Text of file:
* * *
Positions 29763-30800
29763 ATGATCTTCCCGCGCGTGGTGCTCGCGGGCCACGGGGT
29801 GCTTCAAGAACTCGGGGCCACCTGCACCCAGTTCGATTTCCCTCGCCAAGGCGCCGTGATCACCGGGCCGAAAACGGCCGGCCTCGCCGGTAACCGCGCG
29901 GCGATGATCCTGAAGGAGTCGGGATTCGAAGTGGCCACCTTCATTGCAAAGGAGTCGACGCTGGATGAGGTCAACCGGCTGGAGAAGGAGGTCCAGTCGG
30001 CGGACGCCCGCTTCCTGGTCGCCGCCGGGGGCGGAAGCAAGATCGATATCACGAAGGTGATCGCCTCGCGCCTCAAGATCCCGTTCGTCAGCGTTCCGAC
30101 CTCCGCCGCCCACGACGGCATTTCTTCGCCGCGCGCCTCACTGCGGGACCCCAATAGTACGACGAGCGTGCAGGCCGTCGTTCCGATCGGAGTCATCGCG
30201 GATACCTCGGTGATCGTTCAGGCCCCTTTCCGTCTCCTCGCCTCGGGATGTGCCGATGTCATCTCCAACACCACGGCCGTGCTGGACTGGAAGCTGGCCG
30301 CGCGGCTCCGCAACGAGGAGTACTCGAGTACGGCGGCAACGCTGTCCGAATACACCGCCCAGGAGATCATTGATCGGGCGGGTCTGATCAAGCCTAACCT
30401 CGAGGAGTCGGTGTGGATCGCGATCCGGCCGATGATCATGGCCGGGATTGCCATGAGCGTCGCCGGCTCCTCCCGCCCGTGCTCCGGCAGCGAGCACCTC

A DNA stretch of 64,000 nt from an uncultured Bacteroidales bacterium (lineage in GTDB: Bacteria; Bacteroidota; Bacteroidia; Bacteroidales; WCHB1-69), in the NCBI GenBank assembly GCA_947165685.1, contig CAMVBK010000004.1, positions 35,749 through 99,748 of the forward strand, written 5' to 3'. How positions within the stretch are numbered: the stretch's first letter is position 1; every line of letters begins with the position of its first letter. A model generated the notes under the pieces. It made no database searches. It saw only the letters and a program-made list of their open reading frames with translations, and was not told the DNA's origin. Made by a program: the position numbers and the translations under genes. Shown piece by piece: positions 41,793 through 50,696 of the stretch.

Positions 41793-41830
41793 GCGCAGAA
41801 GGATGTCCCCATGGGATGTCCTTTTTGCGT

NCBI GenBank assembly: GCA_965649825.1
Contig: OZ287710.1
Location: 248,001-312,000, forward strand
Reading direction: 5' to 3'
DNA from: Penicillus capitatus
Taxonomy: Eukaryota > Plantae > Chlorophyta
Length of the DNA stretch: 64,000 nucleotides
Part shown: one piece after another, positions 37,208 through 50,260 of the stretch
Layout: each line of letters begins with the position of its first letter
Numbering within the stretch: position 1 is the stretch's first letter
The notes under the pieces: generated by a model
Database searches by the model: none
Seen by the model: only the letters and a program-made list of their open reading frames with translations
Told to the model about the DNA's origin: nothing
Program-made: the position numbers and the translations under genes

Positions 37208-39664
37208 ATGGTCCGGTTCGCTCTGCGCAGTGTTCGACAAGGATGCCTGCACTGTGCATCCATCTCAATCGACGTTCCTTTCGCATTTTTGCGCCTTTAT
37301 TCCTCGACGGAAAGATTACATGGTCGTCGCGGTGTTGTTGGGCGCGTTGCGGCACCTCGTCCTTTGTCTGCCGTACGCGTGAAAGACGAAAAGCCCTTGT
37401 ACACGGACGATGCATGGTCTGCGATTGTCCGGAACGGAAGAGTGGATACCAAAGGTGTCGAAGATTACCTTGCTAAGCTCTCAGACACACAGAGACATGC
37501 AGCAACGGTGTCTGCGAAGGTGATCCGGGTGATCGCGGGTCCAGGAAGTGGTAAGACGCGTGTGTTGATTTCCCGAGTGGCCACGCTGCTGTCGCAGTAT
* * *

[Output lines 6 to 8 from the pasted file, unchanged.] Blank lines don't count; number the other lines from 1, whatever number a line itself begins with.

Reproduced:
30101 CTCCGCCGCCCACGACGGCATTTCTTCGCCGCGCGCCTCACTGCGGGACCCCAATAGTACGACGAGCGTGCAGGCCGTCGTTCCGATCGGAGTCATCGCG
30201 GATACCTCGGTGATCGTTCAGGCCCCTTTCCGTCTCCTCGCCTCGGGATGTGCCGATGTCATCTCCAACACCACGGCCGTGCTGGACTGGAAGCTGGCCG
30301 CGCGGCTCCGCAACGAGGAGTACTCGAGTACGGCGGCAACGCTGTCCGAATACACCGCCCAGGAGATCATTGATCGGGCGGGTCTGATCAAGCCTAACCT